West Seattle, Washington
The ship that called at West Seattle’s Terminal 5 to pick up hundreds of pieces of U.S. Army equipment has left for South Korea. Thanks to Andrw for the tip; the vehicle carrier MV Green Cove left last night. While its destination information on MarineTraffic.com had displayed as simply “Far East” earlier in the day, it was listed a day earlier as bound for Busan, second-most-populous city in South Korea. The Port of Seattle had circulated advance word of the shipment plan earlier this month, and cargo like this caught eyes in the T-5 vicinity:
Thanks to Richard for that photo from last Saturday. The port said the shipments were being handled by its interim T-5 tenant Foss.
Thanks to Jim for the video. As seen on the rails behind Chelan Café this morning, that’s a closer look at some of the military equipment moving through Terminal 5 right now. As described by a Port of Seattle spokesperson, it’s part of “U.S. Army equipment, supplies, and provisions … part of a scheduled unit rotation of U.S. Forces to Korea,” being handled by Foss as part of its interim lease at T-5. Port Commissioner Ryan Calkins told the West Seattle Chamber of Commerce on Thursday that the shipments are primarily from Texas.
By Tracy Record
West Seattle Blog editor
As military equipment was unloaded at West Seattle’s Terminal 5 today, the long-underutilized dock’s future was discussed nearby.
One of the newest members of the Port of Seattle Commission, Ryan Calkins, was the guest speaker at the annual “State of the Port” lunch presented by the West Seattle Chamber of Commerce at port-owned Jack Block Park.
He was introduced by the Chamber’s board chair, Pete Spalding of Verity Credit Union (WSB sponsor), extolling the attributes of the park (whose namesake, the West Seattle-residing former port commissioner, was in attendance).
Calkins described himself as a small-business owner – saying that he used to own a business in Georgetown, sold it before running, but still has an interest in a business in Wallingford. He acknowledged that West Seattle is in the heart of both the benefits and impacts of the port. His wide-ranging speech, followed by Q&A, touched a variety of topics, including T-5.
Thanks for the tips. The Port of Seattle confirms it has been notifying community members about a military resupply operation that’ll be happening at West Seattle’s Terminal 5 in the next few weeks. Port spokesperson Peter McGraw explains:
Foss Maritime, through its lease with the Northwest Seaport Alliance, is mustering U.S. Army equipment, supplies, and provisions at Terminal 5, as part of a scheduled unit rotation of U.S. Forces to Korea. The military equipment is arriving via train and truck at Terminal 5 and is expected to ship in the next couple of weeks. There will be approximately 800 pieces of equipment, none of it munitions, including oversized cargo such as tanks as part of the vehicles.
Utilizing Terminal 5 allows all parties to gain operational experience and training in the event we must use the terminal because of a regional emergency, like a major earthquake. Moves such as this occur with regular frequency though NWSA South Harbor (Port of Tacoma) facilities.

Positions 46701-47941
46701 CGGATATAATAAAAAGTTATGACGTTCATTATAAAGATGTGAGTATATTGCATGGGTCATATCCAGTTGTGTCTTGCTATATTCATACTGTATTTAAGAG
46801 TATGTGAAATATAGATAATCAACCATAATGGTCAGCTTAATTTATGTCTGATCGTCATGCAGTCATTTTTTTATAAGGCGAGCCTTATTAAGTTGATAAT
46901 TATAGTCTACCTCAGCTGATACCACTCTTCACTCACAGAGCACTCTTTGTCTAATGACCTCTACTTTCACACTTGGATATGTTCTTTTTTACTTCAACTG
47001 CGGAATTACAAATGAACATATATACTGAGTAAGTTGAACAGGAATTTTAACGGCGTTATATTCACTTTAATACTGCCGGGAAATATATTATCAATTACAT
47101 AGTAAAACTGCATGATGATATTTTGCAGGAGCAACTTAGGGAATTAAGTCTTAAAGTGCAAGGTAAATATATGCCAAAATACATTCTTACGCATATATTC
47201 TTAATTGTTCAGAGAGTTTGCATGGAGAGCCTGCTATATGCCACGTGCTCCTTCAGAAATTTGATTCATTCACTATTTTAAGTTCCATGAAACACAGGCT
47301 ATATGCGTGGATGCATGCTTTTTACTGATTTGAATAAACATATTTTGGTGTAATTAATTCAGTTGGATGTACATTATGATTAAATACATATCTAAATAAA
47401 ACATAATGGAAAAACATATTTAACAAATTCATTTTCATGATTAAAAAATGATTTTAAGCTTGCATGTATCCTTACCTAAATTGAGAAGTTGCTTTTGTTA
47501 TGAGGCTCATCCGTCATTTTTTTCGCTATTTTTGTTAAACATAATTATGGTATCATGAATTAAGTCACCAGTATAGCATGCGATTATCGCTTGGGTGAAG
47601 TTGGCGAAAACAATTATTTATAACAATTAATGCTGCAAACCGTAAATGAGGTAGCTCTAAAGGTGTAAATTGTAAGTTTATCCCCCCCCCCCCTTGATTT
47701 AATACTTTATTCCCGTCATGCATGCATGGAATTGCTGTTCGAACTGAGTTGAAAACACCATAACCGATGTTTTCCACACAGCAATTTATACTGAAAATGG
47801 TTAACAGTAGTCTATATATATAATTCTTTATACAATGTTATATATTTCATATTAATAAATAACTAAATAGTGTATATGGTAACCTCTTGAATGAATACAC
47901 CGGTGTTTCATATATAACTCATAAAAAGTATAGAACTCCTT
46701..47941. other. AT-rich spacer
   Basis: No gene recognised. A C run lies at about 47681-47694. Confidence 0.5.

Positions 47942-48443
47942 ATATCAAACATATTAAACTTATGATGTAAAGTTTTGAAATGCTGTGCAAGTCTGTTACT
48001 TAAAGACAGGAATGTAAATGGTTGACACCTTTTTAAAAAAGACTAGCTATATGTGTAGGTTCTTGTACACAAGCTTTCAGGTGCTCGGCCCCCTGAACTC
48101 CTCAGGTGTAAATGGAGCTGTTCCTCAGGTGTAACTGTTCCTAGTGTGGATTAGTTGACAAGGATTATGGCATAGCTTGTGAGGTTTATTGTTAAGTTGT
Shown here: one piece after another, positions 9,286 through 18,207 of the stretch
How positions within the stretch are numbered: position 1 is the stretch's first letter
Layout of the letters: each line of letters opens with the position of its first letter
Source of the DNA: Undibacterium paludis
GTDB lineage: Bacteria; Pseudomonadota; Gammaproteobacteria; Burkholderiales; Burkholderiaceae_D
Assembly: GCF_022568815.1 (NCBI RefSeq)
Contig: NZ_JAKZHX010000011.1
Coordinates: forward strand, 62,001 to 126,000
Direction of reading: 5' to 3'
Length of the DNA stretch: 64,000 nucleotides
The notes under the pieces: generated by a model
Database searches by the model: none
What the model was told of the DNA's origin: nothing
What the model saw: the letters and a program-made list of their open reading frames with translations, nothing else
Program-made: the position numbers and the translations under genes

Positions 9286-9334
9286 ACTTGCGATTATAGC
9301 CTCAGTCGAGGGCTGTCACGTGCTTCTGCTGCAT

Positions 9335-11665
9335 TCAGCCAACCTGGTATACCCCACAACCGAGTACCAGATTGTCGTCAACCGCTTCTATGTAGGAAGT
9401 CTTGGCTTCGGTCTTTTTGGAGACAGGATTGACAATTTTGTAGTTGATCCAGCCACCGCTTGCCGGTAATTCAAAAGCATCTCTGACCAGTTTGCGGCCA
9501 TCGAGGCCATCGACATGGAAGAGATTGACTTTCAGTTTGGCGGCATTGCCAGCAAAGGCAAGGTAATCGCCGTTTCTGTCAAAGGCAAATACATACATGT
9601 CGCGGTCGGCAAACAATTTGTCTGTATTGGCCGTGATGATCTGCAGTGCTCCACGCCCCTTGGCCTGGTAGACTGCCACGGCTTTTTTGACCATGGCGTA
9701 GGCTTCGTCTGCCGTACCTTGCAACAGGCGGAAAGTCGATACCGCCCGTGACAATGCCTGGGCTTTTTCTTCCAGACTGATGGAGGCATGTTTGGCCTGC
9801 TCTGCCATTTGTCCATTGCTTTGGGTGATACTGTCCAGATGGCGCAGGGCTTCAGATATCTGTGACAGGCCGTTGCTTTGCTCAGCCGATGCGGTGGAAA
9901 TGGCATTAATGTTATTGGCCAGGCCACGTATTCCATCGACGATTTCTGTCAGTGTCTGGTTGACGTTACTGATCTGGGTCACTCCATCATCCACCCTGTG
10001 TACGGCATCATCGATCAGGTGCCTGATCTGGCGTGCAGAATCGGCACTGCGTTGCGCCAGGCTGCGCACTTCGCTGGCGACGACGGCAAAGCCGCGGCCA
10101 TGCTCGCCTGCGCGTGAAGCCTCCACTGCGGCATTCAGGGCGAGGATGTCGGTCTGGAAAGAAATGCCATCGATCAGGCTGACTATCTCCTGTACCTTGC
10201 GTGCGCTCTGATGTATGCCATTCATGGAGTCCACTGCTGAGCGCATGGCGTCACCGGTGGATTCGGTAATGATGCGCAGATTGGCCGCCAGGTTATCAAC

McGraw adds that a “non-military vessel” related to this operation is due in next week. If you have a question, the port says you can take it to Nick Demerice, Director of Public Affairs for the Northwest Seaport Alliance, at 253-428-8624 or firstname.lastname@example.org. T-5, meantime, remains slated for future modernization, once a new tenant is found; the next public update on that is likely to be at the West Seattle Chamber of Commerce‘s “State of the Port” lunch (11:30 am September 13th at Jack Block Park – here’s how to register).
By Tracy Record
West Seattle Blog editor
On a morning when rain was busily washing the air clean, the Port of Seattle hosted an event in West Seattle to talk about progress in reducing air pollutants related to maritime industry.
The occasion: The newest report from the Puget Sound Maritime Air Forum, described in the announcement as “a committee of seven ports, six government agencies, and three industrial partners” (most listed here). They first started tracking maritime-related emissions in 2005, and the report shows some major decreases.
To showcase the newest results of the every-five-years study – the Puget Sound Maritime Air Emissions Inventory – the port invited media to the Terminal 5 administration building to hear from reps of many participating organizations and to see examples of what’s being used to take less of a toll on the local air.
Those examples included semi-trucks powered with alternative fuel (top photo) and jars showing the dark heavy-oil fuel that’s declining in use, next to lighter fuel whose use is on the rise:
Opening the event, Seattle Port Commission president Courtney Gregoire described the report as “good news.”
She says it’s a “voluntary effort” that launched more than a decade ago. It “informs our strategy about future investments” among other things, and she says it is a reminder that “climate change is real.” This is the third inventory since 2005. The international standard for fuel has factored into it.
This is the first one that has tracked “black carbon” though it doesn’t remain in the atmosphere for long. And she says it shows good news though what they’re serving has grown, including the Seattle cruise boom. “It comes with a cost,” of course, she notes.
You might have noticed two sizable ships in at West Seattle’s Terminal 5. Turns out both are there after trouble at sea. The 961-foot container ship MOL Prestige arrived about two weeks ago after an engine-room fire off the British Columbia coast. And over the weekend, the 653-foot bulk carrier Federal Iris arrived after losing power off the Oregon coast. Port of Seattle spokesperson Peter McGraw confirmed to WSB that both are being handled by Foss Maritime, “under a license agreement with the NW Seaport Alliance.” The Prestige, he says, “is still undergoing inspections, and is expected to depart around March 15th,” while the Iris is also being inspected and likely to leave by the end of this week – both departure dates, McGraw cautions, are estimates.